Mathematician Needed

Ron Eggers

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Or at least someone who hasn't already forgotten two years of college calculus (not to mention, forgetting what calculus is FOR.)

I have two short columns of numbers, established by trial-and-error testing of my CMC. I want to develop a formula that will describe their relationship and allow me to interpolate and extrapolate other numbers.

If it matters, here are the two columns of numbers:
A.....B
5.....5218
10....5153
15....5126
20....5114
25....5098

What I need is a formula that will predict, for example if A=22 or if A=50, then B=? or B=?

If you want, you pretend this is one of the puzzles we all love on Warped, but I have a real need to know.
 

Pat Murphey

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Ron,

I did an X,Y graph of the two columns in Excel and the curve doesn't seem to flow smoothly through 15 20 and 25. What is it?

Pat
shrug.gif
 

Ron Eggers

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Column A is the x or y dimension of a mat window. Column B is the x or y resolution I need to set in my CMC's software configuration to get the window to come out exactly that size.

The numbers I have work consistently, but I'd like a formula to insert in my POS that will give me the appropriate resolution settings right on my work order.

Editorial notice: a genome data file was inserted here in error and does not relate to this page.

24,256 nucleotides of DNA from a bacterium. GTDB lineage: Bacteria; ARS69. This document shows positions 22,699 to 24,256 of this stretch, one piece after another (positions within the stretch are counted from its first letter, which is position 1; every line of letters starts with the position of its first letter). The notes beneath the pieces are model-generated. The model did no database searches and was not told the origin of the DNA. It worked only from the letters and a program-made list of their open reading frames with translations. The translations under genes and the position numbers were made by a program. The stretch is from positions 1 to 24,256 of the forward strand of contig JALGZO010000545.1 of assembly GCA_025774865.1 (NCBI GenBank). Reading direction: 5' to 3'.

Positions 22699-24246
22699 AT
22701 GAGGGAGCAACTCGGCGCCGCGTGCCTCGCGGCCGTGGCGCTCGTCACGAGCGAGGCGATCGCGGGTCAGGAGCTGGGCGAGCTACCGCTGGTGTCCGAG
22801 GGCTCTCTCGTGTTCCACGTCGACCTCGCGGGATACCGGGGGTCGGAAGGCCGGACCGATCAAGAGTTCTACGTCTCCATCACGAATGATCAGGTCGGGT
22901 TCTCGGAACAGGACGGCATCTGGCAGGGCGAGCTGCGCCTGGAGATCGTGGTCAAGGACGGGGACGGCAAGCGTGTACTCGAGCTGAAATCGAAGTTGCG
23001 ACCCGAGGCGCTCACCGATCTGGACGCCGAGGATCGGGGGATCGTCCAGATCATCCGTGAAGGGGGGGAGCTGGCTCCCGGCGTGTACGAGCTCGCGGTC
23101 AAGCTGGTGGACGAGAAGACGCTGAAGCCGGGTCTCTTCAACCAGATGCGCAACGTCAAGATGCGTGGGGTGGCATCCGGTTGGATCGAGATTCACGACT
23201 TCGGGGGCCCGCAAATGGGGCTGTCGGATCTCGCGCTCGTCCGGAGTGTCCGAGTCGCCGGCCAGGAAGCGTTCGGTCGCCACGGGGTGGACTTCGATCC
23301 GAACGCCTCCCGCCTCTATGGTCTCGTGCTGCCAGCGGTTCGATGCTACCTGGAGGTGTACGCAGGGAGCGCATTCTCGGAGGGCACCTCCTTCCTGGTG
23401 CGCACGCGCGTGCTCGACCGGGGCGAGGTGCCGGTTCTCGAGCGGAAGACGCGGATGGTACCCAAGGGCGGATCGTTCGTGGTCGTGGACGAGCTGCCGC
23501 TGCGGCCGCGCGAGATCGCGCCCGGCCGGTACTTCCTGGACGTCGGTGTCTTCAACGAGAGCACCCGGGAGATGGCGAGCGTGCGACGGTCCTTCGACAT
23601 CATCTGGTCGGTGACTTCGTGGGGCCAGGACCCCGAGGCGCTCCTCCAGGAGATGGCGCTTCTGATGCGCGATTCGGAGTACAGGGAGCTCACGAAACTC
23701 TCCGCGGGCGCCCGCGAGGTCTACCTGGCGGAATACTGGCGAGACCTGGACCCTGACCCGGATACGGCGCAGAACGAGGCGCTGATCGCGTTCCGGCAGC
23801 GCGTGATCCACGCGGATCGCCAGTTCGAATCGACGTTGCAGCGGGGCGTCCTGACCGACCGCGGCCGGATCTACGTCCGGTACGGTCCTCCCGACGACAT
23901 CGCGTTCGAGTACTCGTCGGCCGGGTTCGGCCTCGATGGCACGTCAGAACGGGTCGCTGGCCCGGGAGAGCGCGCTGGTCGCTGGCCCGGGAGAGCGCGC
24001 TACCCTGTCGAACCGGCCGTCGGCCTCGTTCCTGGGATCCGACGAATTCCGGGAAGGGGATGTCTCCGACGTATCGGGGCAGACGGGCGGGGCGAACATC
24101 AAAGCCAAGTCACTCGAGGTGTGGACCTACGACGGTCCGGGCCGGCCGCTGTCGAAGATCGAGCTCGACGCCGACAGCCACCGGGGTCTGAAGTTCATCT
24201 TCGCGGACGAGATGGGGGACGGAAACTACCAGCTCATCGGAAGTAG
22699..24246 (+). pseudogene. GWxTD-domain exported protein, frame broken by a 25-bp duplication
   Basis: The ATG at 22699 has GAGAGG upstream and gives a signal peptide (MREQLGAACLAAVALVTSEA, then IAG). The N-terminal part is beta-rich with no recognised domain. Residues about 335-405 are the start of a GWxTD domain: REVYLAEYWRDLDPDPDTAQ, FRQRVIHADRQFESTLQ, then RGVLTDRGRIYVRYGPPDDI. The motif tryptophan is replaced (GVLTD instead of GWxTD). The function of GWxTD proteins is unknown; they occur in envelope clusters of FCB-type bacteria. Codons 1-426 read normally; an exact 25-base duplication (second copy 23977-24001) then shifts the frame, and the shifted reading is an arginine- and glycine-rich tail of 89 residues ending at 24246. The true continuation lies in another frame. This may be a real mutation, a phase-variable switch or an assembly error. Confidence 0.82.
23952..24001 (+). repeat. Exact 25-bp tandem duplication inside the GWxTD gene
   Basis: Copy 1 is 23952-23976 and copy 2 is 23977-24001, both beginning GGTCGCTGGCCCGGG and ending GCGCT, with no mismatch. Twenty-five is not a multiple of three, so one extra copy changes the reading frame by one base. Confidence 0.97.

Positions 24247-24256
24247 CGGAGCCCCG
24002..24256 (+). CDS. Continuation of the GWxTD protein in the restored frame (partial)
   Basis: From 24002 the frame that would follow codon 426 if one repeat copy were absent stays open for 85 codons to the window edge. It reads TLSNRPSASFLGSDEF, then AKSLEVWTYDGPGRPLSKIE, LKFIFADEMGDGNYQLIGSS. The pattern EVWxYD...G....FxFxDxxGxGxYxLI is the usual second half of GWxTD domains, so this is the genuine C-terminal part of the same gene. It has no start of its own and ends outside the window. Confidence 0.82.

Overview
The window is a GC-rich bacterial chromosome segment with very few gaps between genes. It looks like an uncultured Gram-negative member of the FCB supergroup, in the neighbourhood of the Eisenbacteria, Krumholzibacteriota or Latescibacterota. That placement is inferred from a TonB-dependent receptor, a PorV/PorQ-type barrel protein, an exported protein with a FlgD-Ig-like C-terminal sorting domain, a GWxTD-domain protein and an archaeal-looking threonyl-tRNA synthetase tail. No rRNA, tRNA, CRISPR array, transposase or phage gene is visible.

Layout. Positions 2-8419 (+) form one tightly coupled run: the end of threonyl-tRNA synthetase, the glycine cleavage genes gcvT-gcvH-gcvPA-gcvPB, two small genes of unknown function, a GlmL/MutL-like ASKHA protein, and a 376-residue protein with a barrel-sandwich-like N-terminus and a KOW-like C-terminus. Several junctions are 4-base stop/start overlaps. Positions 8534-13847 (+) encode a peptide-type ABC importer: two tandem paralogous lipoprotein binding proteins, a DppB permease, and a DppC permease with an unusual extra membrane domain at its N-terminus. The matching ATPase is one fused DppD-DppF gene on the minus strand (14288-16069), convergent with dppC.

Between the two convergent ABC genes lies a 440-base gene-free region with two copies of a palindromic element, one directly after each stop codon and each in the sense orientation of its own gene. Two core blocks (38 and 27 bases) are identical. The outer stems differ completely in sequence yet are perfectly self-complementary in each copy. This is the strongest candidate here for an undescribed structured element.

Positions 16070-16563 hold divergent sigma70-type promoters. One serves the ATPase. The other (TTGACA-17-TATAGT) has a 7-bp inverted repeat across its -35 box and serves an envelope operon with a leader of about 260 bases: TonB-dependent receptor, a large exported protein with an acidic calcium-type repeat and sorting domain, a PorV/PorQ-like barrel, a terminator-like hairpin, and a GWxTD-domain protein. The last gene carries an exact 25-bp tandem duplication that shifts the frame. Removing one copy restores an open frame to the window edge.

By now you're thinking two things: That a really smart guy like me should be able to figure this out, right? I have a confession. The reason I had two years of college calculus is because I flunked the first year. Who would have guessed that honors calculus at Rice University (which I flunked) would be any different from calculus at Washington High School (which I aced)? After they put me in jock calculus at Rice, I did fine.

You're also thinking that this is an awful lot of work to cut a mat. The alternative is to cut a "test mat", which is what I've done for a few years now, and adjust the dimensions. By adjusting the configuration settings, the ones that should never have to be changed, I can cut perfect mats on the first try.

It's still immensely faster than cutting them by hand.

You're right though, Pat, the numbers don't graph smoothly.

If I can't come up with a formula, I'll do a table look-up in my POS and use the numbers I already have.

Any of you who have taken a pricing chart - your own, or L-J's or anybodies - and converted it to a spreadsheet have probably gone through a similar exercise. You have column A, which is size in United Inches or square inches and column B, which might be a fitting charge and you need a formula to give you a fitting charge for any given size.
 

Pat Murphey

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Ron,

In another life I did financial projections for members of a life annuity based pilot retirement plan. The plan was based on actuarial tables, which are based on statistical results that do not fit a mathematical curve. (deaths are caused by factors like illness and accident that do not follow a formula). My solution was to use look-up tables in my database program to get the answers. Does your POS program allow you to create and use such a table? If so that may solve your problem.

Pat :D
 

UzZx32QU

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As its been 30+ years my guess is a matrix or detriment to get the formula. Please I probably spell both words wrong.